If you’ve got this far then you might be interested in how some of this stuff works under the hood and if so you’re in the right place.
Every pointer in C-UP is comprised of a 47 bit pointer and 16 bits of runtime type information (the remaining bit is used by the garbage collector.) Storing the type info in the pointer means that a pointer doesn’t have to be dereferenced in order to perform virtual dispatch.
Virtual dispatch tables are stored per-function (as opposed to per-type in c++) as a tree representing a sparse N-dimensional matrix, where N is the number of virtual parameters – 2 in this case. In this example where there are 7 shape classes and as we allow more or less any combination of shapes to collide let’s say we have a full matrix of 49 entries. Each entry is a function pointer so the entire table is < 200 bytes in 32 bit code will can quite happily reside in the L1 cache, which matters in this case because we’re calling CollideShapes potentially hundreds of times in quick succession.
This is what the call to CollideShapes looks like on x86 (the arguments have already been pushed onto the stack):
movzx esi, word ptr [esp+14] ; load runtime type of 1st Shape*
movzx edi, word ptr [esp+86] ; load runtime type of 2nd Shape*
lea esi, [esi*4+CollideShapes] ; base address of vtable + offset for 1st shape
add esi, dword ptr [esi] ; apply offset for 1st shape type
call dword ptr [esi+edi*4] ; call address stored in row + 2nd shape column
The first two loads are of data that has just been stored to the stack which will certainly be in the L1 cache even if it’s not still available in a register.
The reason for the add instruction where you might expect a multiply is that we don’t store a full N dimensional matrix as that could require a huge amount of memory although doing so might make sense in this case where we have a densely packed reasonably small matrix. The beauty of doing virtual dispatch per function is that the code can be different at each call site allowing us to optimise for things like that, and even to generate different jump tables for different heterogeneous cores (virtual functions on SPUs, anyone?)
It’s already been alluded to that dependencies between queued parallel functions are automatically detected in the C-UP runtime. There are a few rules in language that make this tenable, which are fully detailed in the language document but I’ll summarise here.
The most important rule is that data can only be accessed via function parameters and only via reference parameters if they are local references. Local references (pointers or arrays) can only be used on parameters or local variables, or as members of local-only structs (like the ConstraintJob struct earlier in this document.) Because of these limitations it’s fundamentally impossible to create a large hierarchy of local references so the job runtime is able to follow all local references starting at the function parameters and work out what areas of memory you plan to access.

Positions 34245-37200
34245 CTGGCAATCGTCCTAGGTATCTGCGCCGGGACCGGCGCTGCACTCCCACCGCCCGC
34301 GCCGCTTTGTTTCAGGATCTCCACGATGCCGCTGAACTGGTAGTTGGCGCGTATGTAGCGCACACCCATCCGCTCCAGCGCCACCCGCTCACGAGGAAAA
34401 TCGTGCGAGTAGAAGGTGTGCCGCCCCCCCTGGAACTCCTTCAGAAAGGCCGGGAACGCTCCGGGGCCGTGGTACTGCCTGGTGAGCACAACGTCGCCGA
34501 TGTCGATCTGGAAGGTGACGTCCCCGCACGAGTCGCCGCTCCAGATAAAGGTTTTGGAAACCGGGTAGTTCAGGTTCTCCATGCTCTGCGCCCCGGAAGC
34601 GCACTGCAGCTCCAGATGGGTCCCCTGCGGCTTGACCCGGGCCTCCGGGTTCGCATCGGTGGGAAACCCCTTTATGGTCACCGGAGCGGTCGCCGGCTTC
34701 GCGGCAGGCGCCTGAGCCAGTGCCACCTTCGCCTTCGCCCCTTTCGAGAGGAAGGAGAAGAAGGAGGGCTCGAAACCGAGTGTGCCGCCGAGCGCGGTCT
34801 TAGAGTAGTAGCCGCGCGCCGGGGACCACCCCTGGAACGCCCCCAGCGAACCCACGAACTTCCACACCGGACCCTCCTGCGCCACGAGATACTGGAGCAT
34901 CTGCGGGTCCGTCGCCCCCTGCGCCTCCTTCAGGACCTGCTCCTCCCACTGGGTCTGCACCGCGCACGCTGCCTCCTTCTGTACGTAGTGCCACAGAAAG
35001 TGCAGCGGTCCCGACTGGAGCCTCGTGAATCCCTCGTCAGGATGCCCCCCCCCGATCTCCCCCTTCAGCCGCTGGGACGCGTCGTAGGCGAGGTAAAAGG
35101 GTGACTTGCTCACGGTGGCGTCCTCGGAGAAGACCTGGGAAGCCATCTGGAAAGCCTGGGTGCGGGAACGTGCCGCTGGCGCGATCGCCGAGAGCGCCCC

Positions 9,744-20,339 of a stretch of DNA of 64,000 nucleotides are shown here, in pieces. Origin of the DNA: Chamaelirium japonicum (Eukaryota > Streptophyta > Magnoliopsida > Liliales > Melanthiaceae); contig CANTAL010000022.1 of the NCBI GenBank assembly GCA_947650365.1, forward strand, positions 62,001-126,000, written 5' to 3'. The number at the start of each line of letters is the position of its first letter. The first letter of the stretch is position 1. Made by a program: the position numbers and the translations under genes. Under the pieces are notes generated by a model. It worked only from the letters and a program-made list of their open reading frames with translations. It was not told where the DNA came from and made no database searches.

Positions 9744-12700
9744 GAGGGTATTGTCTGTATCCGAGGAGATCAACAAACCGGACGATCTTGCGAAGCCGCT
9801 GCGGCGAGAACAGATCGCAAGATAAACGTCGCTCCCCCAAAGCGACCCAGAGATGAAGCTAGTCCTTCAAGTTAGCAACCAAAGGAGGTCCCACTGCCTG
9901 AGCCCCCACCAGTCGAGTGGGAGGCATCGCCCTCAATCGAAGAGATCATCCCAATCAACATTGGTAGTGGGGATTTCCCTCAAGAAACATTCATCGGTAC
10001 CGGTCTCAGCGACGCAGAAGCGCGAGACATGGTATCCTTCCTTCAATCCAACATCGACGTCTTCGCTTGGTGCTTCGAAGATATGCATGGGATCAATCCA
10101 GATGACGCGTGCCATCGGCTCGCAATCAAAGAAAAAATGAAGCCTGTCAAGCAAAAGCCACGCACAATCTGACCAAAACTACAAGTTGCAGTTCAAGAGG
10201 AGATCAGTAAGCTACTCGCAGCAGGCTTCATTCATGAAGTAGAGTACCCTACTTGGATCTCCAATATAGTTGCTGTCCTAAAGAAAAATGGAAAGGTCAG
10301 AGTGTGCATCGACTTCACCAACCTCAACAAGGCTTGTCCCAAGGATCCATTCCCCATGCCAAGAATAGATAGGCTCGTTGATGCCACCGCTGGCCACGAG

Given this information it’s very quick and easy to determine if two parallel functions can execute safely in parallel by sorting the accessible memory spans into ascending order and doing a single walk of them checking for overlaps. The act of sorting these spans is actually the slowest part and is the main reason why passing an iteration count to the parallel statement is faster than just looping as it’s only done once per function.
Here’s a screenshot from the profiling tool provided with C-UP showing the above pyramid constraint solver in action. The blue parts are memory spans being found and sorted, the magenta is actual dependency checking happening and the green is real work being done. Any white space is just wasted time where nothing useful could happen. The red lines indicate that a dependency was found between two functions.
You can’t really tell from this screenshot but dependencies are only checked between a job that wants to start running and any that are currently running. That is, no exhaustive check of all possible dependencies occurs as that would be wasteful. Having said that it could turn out to be faster to do an exhaustive check once and then no checks on subsequent iterations if the iteration count is high, but that’s not what currently happens.